The middle of somewhere: an exploration of rural women, communities of place, and college-going
It has been well documented that rural students attend college at a rate lower than urban students as well as below the national average, despite the fact that rural students tend to graduate from high school at a higher rate than students in urban schools. Previous scholarship has attributed this post-secondary educational pattern to individual factors such as student aspirations and attainment as well as cultural and social capital at the familial level. Less attention has been given to the role of community context and the capital present at the community level in shaping rural student’s college-going practices and behaviors.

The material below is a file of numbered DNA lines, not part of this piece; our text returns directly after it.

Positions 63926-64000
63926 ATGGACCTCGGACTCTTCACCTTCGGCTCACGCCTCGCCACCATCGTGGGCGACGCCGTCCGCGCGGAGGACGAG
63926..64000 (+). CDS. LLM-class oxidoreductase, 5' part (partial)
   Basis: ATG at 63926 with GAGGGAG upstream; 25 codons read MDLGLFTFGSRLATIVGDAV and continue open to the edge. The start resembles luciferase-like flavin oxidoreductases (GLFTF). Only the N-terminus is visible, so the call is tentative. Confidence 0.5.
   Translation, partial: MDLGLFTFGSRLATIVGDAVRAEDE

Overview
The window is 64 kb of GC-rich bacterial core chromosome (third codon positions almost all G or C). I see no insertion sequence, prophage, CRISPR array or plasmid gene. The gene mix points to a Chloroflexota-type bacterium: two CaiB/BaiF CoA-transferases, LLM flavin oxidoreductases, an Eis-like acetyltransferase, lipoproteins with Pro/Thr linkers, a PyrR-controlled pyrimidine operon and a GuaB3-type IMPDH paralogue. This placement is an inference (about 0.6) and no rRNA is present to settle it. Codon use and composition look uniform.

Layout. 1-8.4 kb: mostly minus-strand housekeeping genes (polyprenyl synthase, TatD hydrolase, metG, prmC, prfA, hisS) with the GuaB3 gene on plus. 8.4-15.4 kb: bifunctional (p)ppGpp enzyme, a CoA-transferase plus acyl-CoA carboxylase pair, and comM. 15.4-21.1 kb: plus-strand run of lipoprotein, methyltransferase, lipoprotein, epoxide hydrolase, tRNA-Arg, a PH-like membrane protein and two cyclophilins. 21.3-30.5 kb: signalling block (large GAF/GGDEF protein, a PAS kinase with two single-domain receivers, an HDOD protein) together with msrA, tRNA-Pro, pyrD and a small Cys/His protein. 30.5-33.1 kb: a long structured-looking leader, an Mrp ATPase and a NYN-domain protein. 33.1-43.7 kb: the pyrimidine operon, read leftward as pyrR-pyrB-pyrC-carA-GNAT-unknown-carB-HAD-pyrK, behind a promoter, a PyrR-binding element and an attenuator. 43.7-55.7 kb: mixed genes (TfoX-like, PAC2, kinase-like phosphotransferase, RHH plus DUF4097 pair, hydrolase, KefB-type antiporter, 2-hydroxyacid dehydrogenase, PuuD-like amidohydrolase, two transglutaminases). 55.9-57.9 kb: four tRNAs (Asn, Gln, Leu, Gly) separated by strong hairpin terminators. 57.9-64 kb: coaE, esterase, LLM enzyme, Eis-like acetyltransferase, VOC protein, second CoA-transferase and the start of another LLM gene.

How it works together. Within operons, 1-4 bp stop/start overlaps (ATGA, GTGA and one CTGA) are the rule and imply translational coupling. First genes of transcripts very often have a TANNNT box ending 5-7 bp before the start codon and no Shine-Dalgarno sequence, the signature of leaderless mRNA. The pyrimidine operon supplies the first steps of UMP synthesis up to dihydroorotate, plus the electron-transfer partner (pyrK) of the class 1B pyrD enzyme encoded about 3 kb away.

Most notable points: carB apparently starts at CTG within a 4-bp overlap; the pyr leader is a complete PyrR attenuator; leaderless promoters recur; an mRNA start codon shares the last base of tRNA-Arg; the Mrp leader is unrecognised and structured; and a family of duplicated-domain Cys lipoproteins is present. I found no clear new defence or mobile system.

This study utilized life history methodology to explore how two White women from rural areas understood how their home communities shaped their college-going practices and behaviors. Findings suggest that rural women’s college-going is heavily influenced by rural community capital and its interaction with larger systems and structures such as gender/patriarchy and urbanormativity. Implications for research recommend further exploration of the roles of natural and built capital in understanding college-going, especially for rural students. Implications for policy focus on the role of dual enrollment programs and broadband internet access in shaping college-going practices and behaviors in rural communities.